Psalm 111  and Mark 1:21-28

David Brooks wrote a wonderful op-ed piece for The New York Times a while back bemoaning the erosion of authority—what he calls “institutional thinking”—by the individualism of modern culture, with its emphasis on personal inquiry, personal self discovery and personal happiness. Institutional tradition—rules and obligations passed down to us by the institutions to which belong—can shape us and the larger society in
which we all participate in a very beneficial way, Brooks suggests. But when the authority of our institutions breaks down, standards of right and wrong, of what is acceptable or unacceptable, are reduced to the lowest common denominator of personal taste and preference. (1)

What ever happened to authority? I’d like to take that question back to Capernaum, that little fishing village on the northwest shore of the Sea of Galilee, back to today’s reading from the gospel of Mark, where Jesus has just called his first disciples from among the fishermen there: “…and immediately on the Sabbath[, Mark says,] Jesus entered the synagogue and taught. And they were astonished at his teaching, for he taught them as one who had authority, and not as the scribes.” Why did people sense authority in Jesus’ presence? How did they recognize his authority and what was so compelling about it? It was his teaching. “He taught as one who had authority.” So, let’s listen. What is this teaching that so astonished Jesus’ hearers?

We don’t know. Not a word of Jesus’ teaching in Capernaum is remembered. Whatever it was that so astonished people that day was not written down for us to hear. You may rightly protest that Jesus’ teaching is remembered in other places—take those old “Red Letter Bibles,” in which everything Jesus said is printed in red. Yet, it is rather  odd that in Mark’s gospel, where Jesus is called “Teacher” over and over again—by
disciples, by the crowd, by Pharisees and Herodians—very few of Jesus’ teachings are remembered. In Mark, there is no Sermon on the Mount as in Matthew. Nor will you find many of the parables that appear so frequently in the gospel according to Luke. And we will never know what Jesus taught in Capernaum—we only know how he taught: “as one who had authority, and not as the scribes.”  That, too, is rather odd. For authority seems to be precisely what the scribes had! The scribes were professional students of the complicated biblical law. They could claim the authority of written words passed down through many generations. They had the authority of tradition—a kind of laying on of hands from the time of Moses. They had the prestige of religious leadership, the authority of clerical position and power. But  somehow Jesus taught with authority surpassing all these claims. Somehow he was more compelling, more authentic to those who heard him. What sort of authority was this?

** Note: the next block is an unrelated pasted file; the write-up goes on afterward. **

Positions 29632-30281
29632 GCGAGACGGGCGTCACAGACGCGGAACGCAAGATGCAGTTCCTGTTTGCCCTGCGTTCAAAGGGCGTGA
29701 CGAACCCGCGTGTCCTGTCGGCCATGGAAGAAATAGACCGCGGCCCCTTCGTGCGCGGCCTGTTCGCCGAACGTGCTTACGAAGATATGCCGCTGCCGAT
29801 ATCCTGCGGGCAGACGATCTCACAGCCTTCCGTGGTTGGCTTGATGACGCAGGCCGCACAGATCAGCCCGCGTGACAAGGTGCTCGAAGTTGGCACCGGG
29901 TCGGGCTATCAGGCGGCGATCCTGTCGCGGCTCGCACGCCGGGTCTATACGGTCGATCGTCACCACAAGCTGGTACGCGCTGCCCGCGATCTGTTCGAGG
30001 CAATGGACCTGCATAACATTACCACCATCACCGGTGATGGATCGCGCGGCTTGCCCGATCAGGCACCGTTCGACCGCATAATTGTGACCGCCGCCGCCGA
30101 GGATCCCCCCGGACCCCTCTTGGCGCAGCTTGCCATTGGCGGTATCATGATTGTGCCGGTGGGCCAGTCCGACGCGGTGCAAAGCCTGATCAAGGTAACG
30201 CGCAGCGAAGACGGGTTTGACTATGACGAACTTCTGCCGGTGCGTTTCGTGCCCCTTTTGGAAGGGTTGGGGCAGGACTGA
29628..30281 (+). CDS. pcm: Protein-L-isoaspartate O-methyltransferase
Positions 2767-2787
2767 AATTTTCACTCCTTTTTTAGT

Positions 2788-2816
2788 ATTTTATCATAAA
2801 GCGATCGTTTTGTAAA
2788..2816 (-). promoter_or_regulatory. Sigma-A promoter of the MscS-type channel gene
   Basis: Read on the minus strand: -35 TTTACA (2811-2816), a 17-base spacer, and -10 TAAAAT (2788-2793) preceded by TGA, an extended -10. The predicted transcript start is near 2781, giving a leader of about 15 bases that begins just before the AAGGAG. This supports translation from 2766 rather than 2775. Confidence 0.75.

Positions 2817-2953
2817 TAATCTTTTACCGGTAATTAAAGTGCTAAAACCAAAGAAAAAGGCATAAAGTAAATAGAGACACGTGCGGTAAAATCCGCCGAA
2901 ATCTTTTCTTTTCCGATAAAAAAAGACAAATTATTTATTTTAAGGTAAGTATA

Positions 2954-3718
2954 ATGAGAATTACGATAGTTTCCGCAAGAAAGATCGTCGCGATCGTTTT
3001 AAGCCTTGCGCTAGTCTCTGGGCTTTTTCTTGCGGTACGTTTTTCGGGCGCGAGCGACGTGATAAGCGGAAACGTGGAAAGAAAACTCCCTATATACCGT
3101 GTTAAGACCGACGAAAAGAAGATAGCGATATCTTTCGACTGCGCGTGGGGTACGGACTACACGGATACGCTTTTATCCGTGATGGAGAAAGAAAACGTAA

We keep listening, hoping Mark’s gospel will reveal the answer. Suddenly, we’re interrupted by a mad man. Right in the middle of the service,
perhaps in the middle of Jesus’ sermon, we hear a wild voice, disruptive, disjointed, crazy. Where were the deacons? Who let this man in? “What have you to do with us, Jesus of Nazareth?” His shouting drowns out the preacher. “Have you come to destroy us?” Us. We look around. There is only one man shouting. Clearly, schizophrenic. Multiple-personality disorder. “I know who you are, the Holy One of God.” Jesus comes down from the pulpit, departing from whatever text he had, and confronts the man, or rather the voice: “Be silent, and come out of him!” And the unclean
spirit, crying with a loud voice, came out of the man.

Is that what we’re left with then? Evidence that Jesus’ authority was recognized by a crazy man? Can we trust the witness of unclean spirits who acknowledged Jesus to be the Holy One of God? Oh, we had hoped for something more. Yet, over and over in Mark’s gospel it is the demons who know who Jesus is. Those who were crazy called him the Holy One; those who were sane put him to death. And when Jesus died, it was a centurion solider, an outsider, who proclaimed, “Truly this was the Son of God!”(2)

In Mark’s gospel Jesus himself is the content of the teaching. The authority is not in particular speeches, but in this particular life. Not in words, but in action. Jesus lived as one who had authority, an authority radically different from that of tradition. Different from what had been expected. To understand this authority, we must not only listen, we must also look. We see Jesus eating with tax collectors and sinners; we see Jesus healing on the Sabbath day, silencing the scribes’ objection not with an answer but a question: “Is it lawful on the Sabbath day to do good or to do harm, to save a life or to kill?”(3) We see Jesus moved by the feisty faith of a Syrophoenician woman who dared to argue with him for the healing of her daughter.(4) We hear questions as a source of truth, and we hear Jesus admit the limits of his own knowledge. When Jesus spoke about the end of time, he said: “Of that day or of that hour no one knows, not even the angels in heaven, nor the Son, but only God.”(5)